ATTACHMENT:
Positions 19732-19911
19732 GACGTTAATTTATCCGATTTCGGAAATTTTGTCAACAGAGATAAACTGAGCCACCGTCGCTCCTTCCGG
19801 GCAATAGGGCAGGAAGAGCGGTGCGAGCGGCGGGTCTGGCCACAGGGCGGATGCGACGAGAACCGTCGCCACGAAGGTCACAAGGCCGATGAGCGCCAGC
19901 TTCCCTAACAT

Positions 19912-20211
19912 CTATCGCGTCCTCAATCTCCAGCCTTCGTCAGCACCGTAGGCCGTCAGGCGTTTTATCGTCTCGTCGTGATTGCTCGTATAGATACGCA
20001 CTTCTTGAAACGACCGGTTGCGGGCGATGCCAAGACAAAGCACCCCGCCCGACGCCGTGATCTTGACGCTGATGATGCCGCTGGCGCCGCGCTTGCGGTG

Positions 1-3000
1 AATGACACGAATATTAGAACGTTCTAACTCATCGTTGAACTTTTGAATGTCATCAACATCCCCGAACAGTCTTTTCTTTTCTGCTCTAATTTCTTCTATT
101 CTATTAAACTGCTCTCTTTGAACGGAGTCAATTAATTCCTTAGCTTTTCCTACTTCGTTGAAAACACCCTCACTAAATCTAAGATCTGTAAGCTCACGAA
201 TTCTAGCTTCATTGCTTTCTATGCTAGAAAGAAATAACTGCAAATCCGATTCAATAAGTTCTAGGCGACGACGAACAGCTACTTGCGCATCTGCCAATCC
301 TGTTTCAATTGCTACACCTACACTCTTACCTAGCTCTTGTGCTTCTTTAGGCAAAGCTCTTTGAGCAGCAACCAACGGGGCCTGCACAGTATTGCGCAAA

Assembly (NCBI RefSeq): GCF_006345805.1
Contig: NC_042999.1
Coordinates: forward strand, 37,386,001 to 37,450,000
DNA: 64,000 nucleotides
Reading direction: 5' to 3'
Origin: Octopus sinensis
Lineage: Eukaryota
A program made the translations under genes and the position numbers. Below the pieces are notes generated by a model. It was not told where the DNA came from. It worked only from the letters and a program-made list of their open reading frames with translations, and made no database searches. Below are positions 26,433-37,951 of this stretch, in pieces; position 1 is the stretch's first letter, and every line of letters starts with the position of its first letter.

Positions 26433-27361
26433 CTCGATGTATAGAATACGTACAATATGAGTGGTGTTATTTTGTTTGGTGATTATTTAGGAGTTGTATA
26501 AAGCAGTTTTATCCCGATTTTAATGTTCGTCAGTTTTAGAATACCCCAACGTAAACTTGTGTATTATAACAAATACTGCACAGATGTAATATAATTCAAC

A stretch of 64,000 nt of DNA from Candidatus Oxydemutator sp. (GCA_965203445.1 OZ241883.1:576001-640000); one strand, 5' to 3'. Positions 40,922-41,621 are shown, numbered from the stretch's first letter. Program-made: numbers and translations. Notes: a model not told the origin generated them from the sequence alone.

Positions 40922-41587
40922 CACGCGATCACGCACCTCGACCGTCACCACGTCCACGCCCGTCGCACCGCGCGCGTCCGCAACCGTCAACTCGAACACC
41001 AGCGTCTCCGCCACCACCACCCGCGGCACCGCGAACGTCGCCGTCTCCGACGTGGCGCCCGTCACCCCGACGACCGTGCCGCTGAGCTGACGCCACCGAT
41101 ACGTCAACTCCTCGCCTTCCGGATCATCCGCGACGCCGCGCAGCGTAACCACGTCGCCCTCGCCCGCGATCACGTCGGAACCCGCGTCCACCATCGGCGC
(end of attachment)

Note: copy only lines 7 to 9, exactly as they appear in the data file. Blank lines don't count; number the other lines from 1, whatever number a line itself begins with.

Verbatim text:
20001 CTTCTTGAAACGACCGGTTGCGGGCGATGCCAAGACAAAGCACCCCGCCCGACGCCGTGATCTTGACGCTGATGATGCCGCTGGCGCCGCGCTTGCGGTG

Positions 1-3000
1 AATGACACGAATATTAGAACGTTCTAACTCATCGTTGAACTTTTGAATGTCATCAACATCCCCGAACAGTCTTTTCTTTTCTGCTCTAATTTCTTCTATT